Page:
This 'India is on the backfoot' narrative was given a facade of authority by some Indian Army veterans too, some of whom even preposterously 'quoted' the confidential Army situational reports (SITREPS) and 'unknown army sources' to substantiate their claims.

Unfortunately, lost in this information cauldron, was analysis and view points of some well-meaning defence analysts, reporters and veterans.

IMAGE: An Indian Army convoy moves towards Ladakh via the Manali-Leh highway, August 9, 2020. Photograph: ANI Photo

As the military commander level talks progressed between the two sides, it was quite clear that an 'exit strategy' of the PLA was in play, as against the Indian demand for return of the status quo ante.

This PLA 'exit strategy' included taking measures to ensure that a repeat of the Galwan incident does not take place and also ensure a Mianzi, 'face-saving' end state.

To this extent it was decided that there will be disengagement of forces from both sides, so as to avoid an inadvertent escalation leading into physical conflict.

The need for a Mianzi, face-saving end state by the PLA ensured that the de-escalation and de-induction process, is as much delayed as possible.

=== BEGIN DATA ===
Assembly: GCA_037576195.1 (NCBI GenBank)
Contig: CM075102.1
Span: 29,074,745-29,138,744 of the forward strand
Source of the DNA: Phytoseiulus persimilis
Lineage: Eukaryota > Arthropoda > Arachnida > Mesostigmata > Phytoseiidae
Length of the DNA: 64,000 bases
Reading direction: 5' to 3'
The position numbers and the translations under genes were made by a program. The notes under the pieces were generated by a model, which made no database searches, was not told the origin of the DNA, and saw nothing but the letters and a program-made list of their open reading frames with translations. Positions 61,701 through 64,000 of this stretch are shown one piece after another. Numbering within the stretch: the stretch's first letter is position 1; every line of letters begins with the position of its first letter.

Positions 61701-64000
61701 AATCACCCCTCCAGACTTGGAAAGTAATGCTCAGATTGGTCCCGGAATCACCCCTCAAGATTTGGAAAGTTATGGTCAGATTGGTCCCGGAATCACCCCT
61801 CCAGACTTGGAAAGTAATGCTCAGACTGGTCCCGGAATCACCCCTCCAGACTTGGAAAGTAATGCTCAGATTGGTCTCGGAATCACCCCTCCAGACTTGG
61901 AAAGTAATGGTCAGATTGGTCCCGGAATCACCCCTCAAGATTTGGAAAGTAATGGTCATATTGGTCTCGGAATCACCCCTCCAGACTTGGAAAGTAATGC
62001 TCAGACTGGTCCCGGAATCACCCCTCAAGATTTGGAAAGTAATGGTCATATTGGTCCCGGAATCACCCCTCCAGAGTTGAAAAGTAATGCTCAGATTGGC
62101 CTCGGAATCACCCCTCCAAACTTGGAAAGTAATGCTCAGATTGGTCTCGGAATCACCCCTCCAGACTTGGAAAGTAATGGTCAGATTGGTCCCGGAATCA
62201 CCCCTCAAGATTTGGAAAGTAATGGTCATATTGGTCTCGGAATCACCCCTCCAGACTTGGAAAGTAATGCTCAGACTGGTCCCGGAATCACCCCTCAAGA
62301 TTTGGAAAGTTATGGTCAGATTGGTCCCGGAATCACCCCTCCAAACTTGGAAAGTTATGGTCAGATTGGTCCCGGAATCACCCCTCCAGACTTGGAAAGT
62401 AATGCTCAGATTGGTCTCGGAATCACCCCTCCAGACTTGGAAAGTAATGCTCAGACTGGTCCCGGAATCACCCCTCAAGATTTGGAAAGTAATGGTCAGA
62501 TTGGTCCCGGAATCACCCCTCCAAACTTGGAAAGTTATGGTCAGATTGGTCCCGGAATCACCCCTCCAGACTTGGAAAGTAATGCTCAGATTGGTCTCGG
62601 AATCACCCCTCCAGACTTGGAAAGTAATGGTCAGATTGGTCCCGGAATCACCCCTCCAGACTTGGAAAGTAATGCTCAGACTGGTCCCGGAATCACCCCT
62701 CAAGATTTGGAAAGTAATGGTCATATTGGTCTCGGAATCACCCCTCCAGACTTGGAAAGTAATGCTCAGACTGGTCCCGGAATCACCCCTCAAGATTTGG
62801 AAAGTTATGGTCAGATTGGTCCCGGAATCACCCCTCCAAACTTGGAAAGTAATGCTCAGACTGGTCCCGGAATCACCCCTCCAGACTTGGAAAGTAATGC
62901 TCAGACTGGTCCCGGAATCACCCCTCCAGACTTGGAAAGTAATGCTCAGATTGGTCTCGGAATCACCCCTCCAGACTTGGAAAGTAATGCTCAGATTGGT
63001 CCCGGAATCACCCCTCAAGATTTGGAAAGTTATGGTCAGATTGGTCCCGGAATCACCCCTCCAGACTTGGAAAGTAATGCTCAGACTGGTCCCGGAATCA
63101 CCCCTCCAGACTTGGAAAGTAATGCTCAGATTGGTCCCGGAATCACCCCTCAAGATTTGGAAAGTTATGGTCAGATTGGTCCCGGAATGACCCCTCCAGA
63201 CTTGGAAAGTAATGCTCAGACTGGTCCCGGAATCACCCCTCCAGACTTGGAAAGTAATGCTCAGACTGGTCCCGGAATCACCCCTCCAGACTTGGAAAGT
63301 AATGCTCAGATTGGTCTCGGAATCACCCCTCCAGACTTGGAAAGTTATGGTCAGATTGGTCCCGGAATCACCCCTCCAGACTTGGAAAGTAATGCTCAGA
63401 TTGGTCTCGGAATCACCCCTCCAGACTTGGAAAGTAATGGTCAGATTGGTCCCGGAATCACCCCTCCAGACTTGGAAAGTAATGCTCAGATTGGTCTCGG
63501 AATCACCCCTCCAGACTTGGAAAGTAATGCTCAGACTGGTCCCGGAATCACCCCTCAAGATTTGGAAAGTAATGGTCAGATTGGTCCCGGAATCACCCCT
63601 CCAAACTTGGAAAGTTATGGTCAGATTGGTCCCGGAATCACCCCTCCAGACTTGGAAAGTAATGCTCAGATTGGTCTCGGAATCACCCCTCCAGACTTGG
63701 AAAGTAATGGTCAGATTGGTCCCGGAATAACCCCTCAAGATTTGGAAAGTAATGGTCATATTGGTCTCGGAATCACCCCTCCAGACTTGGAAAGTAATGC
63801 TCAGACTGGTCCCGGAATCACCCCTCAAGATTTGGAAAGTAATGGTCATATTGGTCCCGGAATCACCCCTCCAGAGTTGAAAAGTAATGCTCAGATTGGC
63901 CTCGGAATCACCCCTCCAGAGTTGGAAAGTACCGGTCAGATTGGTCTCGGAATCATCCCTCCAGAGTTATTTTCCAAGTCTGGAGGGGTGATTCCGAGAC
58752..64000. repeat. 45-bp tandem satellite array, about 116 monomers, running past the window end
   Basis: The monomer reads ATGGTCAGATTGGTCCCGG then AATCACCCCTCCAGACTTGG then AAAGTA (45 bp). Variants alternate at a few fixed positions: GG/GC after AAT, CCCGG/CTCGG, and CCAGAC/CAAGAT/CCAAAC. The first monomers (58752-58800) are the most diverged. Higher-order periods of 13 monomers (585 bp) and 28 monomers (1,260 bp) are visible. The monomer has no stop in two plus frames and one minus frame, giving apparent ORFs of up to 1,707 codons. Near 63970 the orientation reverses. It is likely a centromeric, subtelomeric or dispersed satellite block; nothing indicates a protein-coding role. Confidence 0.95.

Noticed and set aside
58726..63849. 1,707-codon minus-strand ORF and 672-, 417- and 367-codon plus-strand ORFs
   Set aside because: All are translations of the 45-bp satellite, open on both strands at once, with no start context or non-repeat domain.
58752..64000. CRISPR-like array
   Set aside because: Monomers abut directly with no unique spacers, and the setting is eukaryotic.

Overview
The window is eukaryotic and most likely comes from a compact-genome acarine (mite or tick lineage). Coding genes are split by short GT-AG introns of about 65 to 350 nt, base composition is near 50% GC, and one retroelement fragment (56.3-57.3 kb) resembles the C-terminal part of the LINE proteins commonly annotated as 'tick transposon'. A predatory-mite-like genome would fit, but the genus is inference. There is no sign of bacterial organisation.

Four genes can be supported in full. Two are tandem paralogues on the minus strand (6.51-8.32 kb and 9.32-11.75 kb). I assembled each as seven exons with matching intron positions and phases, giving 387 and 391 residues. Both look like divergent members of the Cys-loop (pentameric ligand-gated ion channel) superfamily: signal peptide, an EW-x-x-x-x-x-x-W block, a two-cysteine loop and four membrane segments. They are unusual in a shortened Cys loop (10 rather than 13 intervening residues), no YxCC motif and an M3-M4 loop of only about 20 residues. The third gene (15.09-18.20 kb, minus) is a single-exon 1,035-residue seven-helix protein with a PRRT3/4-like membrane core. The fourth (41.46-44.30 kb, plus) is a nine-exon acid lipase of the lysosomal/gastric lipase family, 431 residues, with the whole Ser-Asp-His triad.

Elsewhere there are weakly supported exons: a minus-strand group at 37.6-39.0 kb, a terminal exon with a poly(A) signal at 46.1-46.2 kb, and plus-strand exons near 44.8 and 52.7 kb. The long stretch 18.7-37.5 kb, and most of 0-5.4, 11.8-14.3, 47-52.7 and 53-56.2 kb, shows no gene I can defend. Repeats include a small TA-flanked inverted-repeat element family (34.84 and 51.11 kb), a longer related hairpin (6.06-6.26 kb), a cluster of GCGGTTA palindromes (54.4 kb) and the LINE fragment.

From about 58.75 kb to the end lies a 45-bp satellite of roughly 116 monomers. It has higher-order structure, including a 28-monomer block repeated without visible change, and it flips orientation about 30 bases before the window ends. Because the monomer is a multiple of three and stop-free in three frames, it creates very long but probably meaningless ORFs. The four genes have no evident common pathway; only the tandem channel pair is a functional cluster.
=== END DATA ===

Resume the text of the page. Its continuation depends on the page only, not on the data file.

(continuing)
However, immediately this was portrayed as 'loss of Indian territory' and 'shifting of the LAC' to create an adverse public opinion in India.

The latest attempt in narrative building to give strategic meaning to 'PLA misadventures' is the quoting of 'transgressions' from an article published on the Web site of the ministry of defence, as 'admission of intrusion'.

However, it must be remembered that according to official reports (external link), there have been 473 transgressions in 2017, 404 transgressions in 2018 and 663 transgressions in 2019.

A 'transgression' across the border is recorded once the Indian border force in the area are reasonably certain that the Chinese soldiers crossed over to the Indian side of the LAC.

Similar records of the Indian transgressions are maintained by the Chinese too and both sides project them during the border personnel meeting.

The present impasse in Eastern Ladakh is no doubt an unprecedented one.

The localised stand-off which originated on the banks of Pangong Tso, has manifested itself into a 'strategic quagmire' between the two nations.

It is a constantly evolving situation and will require deft handling at the ground level and at the highest level of military, diplomatic and political leadership.

While the faith of the Indian public can move mountains, they have to be careful of the external and internal 'agendas' which can move the LAC!


Colonel S Dinny (retd) took voluntary retirement from the Indian Army on October 1, 2019 after serving as an infantry officer for about 22 years in which time he was the Commanding Officer of an infantry battalion deployed in the area of Pangong Tso, apart from multiple tenures in the Kashmir Valley, the north east and along the Line of Actual Control.
He has also served as a military observer with the United Nations in Congo.

Feature Presentation: Aslam Hunani/Rediff.com